Pre-implantation genetic screening (PGS) in assisted reproduction

September 7, 2018 by admin0
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Assisted reproductive technology (ART) is a medical science which helps couples who are unable to conceive, or singles who want to have biological children, live their dream. ART covers a wide spectrum of treatments, In Vitro Fertilization (IVF) being the most common one among others. The IVF process involves extracting eggs from a female body, fertilizing these eggs with male sperms in a laboratory, fructifying the resultant embryo, and implanting it in the female body to effect a pregnancy. However, many women fail to become pregnant after this procedure. Pre-implantation genetic screening (PGS) is a technique that can be used in conjunction with IVF to improve pregnancy rates and also the resultant number of healthy births.

During an IVF procedure, embryos are developed in the laboratory by fertilizing the female eggs with male sperms. An embryo that contains a normal number of chromosomes i.e. 23 pairs of chromosomes in each cell, is called a ‘euploid’ embryo. An embryo that carries an abnormal number of chromosomes is ‘aneuploid’. Examples of aneuploid embryos include those with 18 sets or 21 sets of chromosomes, or maybe a single additional or missing chromosome resulting in a total of 47 or 45 chromosomes instead of the usual 46. Pre-implantation genetic screening (PGS) is a technique used to identify the number of chromosomes present in embryos created through IVF. After PGS, only embryos with a normal number of chromosomes i.e. the genetically healthy embryos are used and furthermore, the good looking ones among these are used for implantation in the uterus. These embryos are considered potentially competent to propagate viable pregnancies and thus help increase the success rate per transfer.

Practitioners in the field of ART recommend PGS of embryos prior to the implantation process, citing financial, physical and most importantly emotional well-being for the hopeful couples or singles undergoing the treatment:

  • PGS gives a statistical basis to the hope of people undergoing treatments, with regards to a achieving a successful pregnancy. For example, if the couple is informed by their practitioner that in their case 20 eggs fertilized into 15 embryos. Of these 15 embryos, only 8 reached the blastocyst stage and could be sent for PGS, and out of those 8 only 3 were reported normal and could be used for implantation. Here, the couple would place their hopes not on the 15 embryos fertilized, but on the 3 that could result in a successful pregnancy. Realistic hopes versus high hopes can make a huge difference to the emotional impact of a failed pregnancy.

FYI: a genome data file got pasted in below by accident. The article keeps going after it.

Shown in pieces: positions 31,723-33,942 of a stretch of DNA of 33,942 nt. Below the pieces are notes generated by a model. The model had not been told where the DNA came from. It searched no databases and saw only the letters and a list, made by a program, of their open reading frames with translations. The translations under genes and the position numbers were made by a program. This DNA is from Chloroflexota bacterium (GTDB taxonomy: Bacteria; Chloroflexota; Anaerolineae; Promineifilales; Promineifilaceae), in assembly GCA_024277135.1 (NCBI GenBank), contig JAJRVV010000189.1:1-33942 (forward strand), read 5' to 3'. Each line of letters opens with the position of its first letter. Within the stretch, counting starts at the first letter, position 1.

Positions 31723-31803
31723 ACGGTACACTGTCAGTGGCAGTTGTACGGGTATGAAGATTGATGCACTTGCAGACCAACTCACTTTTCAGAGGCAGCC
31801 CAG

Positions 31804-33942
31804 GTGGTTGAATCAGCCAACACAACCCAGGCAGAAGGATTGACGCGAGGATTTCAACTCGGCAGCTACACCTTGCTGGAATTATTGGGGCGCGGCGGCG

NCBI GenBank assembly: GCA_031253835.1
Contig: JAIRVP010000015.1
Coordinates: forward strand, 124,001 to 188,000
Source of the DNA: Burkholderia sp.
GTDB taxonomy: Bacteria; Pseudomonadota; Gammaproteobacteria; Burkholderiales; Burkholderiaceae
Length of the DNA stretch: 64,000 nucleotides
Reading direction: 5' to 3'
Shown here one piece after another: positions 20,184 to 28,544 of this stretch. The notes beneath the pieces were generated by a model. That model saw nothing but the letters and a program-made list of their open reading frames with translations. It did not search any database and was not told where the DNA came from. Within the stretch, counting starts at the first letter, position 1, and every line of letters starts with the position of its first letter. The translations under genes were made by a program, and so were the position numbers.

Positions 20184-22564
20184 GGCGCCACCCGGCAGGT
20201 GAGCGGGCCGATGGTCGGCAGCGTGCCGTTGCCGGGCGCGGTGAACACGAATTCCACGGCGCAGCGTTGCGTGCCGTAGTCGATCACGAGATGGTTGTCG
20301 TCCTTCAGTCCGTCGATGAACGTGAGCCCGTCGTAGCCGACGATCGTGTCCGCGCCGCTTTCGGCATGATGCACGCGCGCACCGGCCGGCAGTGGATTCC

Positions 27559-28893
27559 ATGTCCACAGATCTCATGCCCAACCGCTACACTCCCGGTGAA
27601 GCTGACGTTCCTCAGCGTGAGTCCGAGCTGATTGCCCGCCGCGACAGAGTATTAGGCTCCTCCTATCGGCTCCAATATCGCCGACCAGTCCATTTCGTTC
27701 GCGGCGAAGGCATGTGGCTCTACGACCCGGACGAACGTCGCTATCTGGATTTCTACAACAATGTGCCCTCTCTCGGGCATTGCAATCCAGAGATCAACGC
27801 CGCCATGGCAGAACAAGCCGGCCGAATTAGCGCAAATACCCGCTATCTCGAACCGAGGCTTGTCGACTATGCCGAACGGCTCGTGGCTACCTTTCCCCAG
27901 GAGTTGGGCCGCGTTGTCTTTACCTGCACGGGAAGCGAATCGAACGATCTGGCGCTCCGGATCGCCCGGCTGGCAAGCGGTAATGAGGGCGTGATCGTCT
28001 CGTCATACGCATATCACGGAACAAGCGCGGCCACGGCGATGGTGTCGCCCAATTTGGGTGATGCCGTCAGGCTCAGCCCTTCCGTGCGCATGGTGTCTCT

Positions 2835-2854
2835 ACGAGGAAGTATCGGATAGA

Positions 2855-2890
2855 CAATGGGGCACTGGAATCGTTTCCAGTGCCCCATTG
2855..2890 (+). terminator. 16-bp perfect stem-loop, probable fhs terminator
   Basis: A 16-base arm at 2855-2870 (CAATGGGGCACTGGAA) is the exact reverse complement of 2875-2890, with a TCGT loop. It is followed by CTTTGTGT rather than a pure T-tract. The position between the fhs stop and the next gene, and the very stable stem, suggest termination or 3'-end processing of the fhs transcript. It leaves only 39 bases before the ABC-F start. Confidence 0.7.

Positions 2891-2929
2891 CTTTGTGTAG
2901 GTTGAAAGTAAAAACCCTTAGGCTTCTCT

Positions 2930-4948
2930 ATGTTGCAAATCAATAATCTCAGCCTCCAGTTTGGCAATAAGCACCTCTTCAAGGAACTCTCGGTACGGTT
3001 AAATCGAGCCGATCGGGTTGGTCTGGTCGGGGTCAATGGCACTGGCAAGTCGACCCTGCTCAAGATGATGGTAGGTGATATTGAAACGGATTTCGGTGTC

• PGS can help avert the risk of multiple pregnancies in a client, which usually happens when 2-3 embryos are implanted in a single cycle to increase the chance of achieving a pregnancy. The client can achieve success with single embryo transfer cycles for the select number of competent embryos identified through PGS.
  • PGS can help avert the emotional and physical turmoil of a patient, resulting from a miscarriage caused due to implantation of an embryo with abnormal chromosome count, weeks after soaking in the happiness of achieving a successful IVF pregnancy.

However, investigation has also revealed that PGS, though an excellent tool to improve implantation success rates, is not a panacea when it comes to identifying ‘competent’ embryos. There are factors other than numerical chromosomal integrity that influence embryo “competency”, profoundly.

Advancing age of a woman is a key factor contributing to an increase in the incidence of abnormal embryos. For women less than 36 years of age, roughly 50% of the embryos would most likely be competent. Conversely, for a woman in her mid-forties, the chance of an embryo being competent would probably be just around 10-12.5%.

Independent of embryo competency, there are other variables that also determine IVF outcome. These include selection and implementation of protocols for controlled ovarian stimulation (COS), endometrial factors that determine embryo implantation, technical skill of the physician performing embryo transfer etc.

Also, a limiting factor of PGS is the need of embryos to be cultured for 5-6 days until a blastocyst stage is reached, which can then be biopsied and sent for genetic analysis. However, it is well known that some healthy embryos don’t advance to the blastocyst stage. Younger patients have many embryos that will progress to the blastocyst stage, however older patients with fewer eggs and embryos have a lesser opportunity to reach the blastocyst stage.

So in the case of a patient with advanced maternal age who has few embryos available at day 3 (prior to the blastocyst stage) a decision has to be made either in favour of transferring the embryos on day 3 or culture them further with the risk that they don’t make it to the stage where biopsy can be conducted on them.


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